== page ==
President Donald Trump has described himself on Twitter as “MODERN DAY PRESIDENTIAL” because of his use of social media. He has extolled the virtues of social media, allowing him to reach “100 million people” without being intermediated by the “Fake News Media.” How presidential, effective, and good for America this novel approach to raw, direct communication is can be debated, but the legality of the president’s blocking Twitter users from receiving or replying to his posts based on their political viewpoints is beyond reasonable debate. It is a violation of the First Amendment of the Constitution.
On Tuesday, individuals who have been blocked by the president on Twitter filed a civil action in federal court in New York. That means Judge Naomi Reice Buchwald will soon opine on the president’s unconstitutional viewpoint discrimination. The complaint alleges that “President Trump’s Twitter account, @realDonaldTrump, has become … an important public forum for speech by, to, and about the President” and by blocking individuals from receiving and replying to his tweets, the president is engaging in viewpoint-based discrimination prohibited by the First Amendment. Constitution protects certain platforms of communication in order to promote, as the Supreme Court put it, “the free exchange of ideas.” In a traditional public forum, like a public street or park, or in designated public forums, which are f ms designated by the government as a channel of communication for public debate, speakers can be excluded “only when the exclusion is necessary to serve a compelling state interest and the exclusion is narrowly drawn to achieve that interest.”
As I’ve detailed on the Lawfare blog, although the president has not formally designated the @realDonaldTrump Twitter account as a public forum, this is no mere private account. The president’s own spokesperson, Sean Spicer, has stated that the posts of the president on that account should be “considered official statements by the President of the United States.” The president uses this account to speak to matters in his official capacity—such as discussing his meetings with foreign leaders, providing reasons for hiring the FBI director, sharing video of cabinet meetings, and, of course, “covfefe.” Courts have taken heed; the Court of Appeals cited one of the president’s tweets in determining the purpose of the president’s “Travel Ban.”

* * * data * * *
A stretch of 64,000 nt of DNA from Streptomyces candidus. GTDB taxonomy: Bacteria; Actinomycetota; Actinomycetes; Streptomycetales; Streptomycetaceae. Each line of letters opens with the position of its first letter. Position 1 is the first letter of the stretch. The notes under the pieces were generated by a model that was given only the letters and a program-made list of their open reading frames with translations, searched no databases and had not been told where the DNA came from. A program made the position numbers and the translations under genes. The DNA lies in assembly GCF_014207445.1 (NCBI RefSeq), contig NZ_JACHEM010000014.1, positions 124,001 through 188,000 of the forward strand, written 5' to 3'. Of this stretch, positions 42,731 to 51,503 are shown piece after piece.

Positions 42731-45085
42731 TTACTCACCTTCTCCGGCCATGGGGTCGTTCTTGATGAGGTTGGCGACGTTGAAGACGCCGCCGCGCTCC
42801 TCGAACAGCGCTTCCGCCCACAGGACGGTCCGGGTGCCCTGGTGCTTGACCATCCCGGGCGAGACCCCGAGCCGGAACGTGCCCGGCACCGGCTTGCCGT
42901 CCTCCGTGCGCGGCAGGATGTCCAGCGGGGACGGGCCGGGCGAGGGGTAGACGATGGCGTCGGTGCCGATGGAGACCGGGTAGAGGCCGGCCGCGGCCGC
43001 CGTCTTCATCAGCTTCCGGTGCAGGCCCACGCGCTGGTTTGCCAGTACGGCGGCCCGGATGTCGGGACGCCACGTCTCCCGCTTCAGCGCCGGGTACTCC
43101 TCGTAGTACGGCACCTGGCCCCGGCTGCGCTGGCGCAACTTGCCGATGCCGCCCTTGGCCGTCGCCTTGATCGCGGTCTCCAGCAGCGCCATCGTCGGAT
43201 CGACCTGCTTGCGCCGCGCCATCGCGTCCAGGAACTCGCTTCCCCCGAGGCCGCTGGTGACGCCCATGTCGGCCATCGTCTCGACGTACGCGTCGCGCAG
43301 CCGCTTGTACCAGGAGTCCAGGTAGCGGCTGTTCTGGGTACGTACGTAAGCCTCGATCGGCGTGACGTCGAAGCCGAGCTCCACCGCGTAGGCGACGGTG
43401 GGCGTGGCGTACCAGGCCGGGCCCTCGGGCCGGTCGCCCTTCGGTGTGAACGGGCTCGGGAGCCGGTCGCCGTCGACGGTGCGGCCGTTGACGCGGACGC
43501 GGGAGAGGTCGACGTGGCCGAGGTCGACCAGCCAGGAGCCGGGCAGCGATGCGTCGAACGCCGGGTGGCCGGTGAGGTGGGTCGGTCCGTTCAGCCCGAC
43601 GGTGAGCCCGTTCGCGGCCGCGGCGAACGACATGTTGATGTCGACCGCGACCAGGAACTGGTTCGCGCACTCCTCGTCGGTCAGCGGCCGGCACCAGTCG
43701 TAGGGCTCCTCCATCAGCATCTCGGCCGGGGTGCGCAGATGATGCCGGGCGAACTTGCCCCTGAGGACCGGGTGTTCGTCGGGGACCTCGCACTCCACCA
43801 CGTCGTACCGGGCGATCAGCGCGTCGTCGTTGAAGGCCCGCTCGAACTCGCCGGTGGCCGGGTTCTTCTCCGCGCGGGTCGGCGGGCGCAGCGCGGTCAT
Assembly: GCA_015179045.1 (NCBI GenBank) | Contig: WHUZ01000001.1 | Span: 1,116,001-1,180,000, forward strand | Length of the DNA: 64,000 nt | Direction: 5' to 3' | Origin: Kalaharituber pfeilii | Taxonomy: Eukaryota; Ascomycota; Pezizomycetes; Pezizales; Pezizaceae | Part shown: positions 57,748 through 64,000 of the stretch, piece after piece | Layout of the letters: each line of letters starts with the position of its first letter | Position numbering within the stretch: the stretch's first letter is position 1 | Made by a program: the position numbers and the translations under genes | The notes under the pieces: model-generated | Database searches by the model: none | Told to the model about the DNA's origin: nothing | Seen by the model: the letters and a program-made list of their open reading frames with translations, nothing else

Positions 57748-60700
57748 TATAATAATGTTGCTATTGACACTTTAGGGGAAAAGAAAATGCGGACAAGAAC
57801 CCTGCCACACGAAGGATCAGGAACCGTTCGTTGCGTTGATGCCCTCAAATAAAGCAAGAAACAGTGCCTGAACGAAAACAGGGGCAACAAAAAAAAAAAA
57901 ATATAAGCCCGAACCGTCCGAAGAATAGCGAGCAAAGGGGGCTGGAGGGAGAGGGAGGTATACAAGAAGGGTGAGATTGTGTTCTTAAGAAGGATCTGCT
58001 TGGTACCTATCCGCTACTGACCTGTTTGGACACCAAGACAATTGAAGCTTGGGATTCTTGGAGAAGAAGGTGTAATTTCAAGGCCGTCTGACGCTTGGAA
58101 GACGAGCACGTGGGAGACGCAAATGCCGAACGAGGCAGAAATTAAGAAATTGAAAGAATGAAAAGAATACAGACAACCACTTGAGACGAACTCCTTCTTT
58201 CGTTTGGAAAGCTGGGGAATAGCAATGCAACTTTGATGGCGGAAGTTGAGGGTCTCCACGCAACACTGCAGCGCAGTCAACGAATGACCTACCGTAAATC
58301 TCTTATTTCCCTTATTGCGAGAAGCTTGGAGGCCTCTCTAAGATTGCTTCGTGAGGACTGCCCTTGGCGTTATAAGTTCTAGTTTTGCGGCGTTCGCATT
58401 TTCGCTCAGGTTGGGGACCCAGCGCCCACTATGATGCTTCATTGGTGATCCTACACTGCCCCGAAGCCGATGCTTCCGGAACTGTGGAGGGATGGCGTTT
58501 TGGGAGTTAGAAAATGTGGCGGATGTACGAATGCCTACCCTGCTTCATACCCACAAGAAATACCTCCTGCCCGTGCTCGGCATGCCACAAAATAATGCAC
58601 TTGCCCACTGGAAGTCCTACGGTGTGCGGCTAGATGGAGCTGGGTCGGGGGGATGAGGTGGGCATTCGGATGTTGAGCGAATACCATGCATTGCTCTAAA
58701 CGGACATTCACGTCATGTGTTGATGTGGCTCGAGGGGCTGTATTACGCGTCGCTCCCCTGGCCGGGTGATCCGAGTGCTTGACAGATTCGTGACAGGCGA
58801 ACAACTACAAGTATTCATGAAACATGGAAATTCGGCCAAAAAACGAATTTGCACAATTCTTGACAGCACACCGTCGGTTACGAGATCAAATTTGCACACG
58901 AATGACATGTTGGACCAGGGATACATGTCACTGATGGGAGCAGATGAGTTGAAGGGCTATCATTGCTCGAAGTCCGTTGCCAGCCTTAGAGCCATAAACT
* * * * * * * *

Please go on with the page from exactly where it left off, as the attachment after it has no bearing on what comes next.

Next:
Blocking people from receiving the “official statements” of the president based on their viewpoints is patently unconstitutional. Moreover, with some 20,000 replies posted to a typical @realDonaldTrump presidential tweet, there is undoubtedly a thriving public forum where citizens are engaging with the president and each other about matters of national importance. To deny an individual or an institution the right to participate in this forum affects not only their right to free speech, but it also affects the rights of the listeners—those individuals and institutions who were deprived of being able to hear the speech that was stifled.
The individual plaintiffs identified in the complaint have all alleged that they have been blocked by the president based on replies they tweeted criticizing the president or his policies. And there are many others that have been similarly blocked. For example, the veteran advocacy group VoteVets, which claims to represent more than 500,000 veterans, reports that it was blocked by the president after it tweeted a criticism of the president and his policies.
The next steps for the president seem clear: Stop engaging in viewpoint discrimination and unblock those individuals and institutions punished for criticizing him or his policies. If he doesn’t, the courts will issue a declaration that his actions are unconstitutional and order him to comply. To quote one of the president’s tweets: “See you in Court.”
Robert M. Loeb is partner at Orrick, Herrington & Sutcliffe, LLP, in its Supreme Court and appellate litigation practice, and was previously an appellate counsel at the U.S. Department of Justice. Anjali Dalal is an associate at Orrick, Herrington & Sutcliffe, LLP, a former judicial law clerk to Judge Sack of the U.S. Court of Appeals for the Second Circuit, and has published on issues of how the First Amendment applies to Internet postings.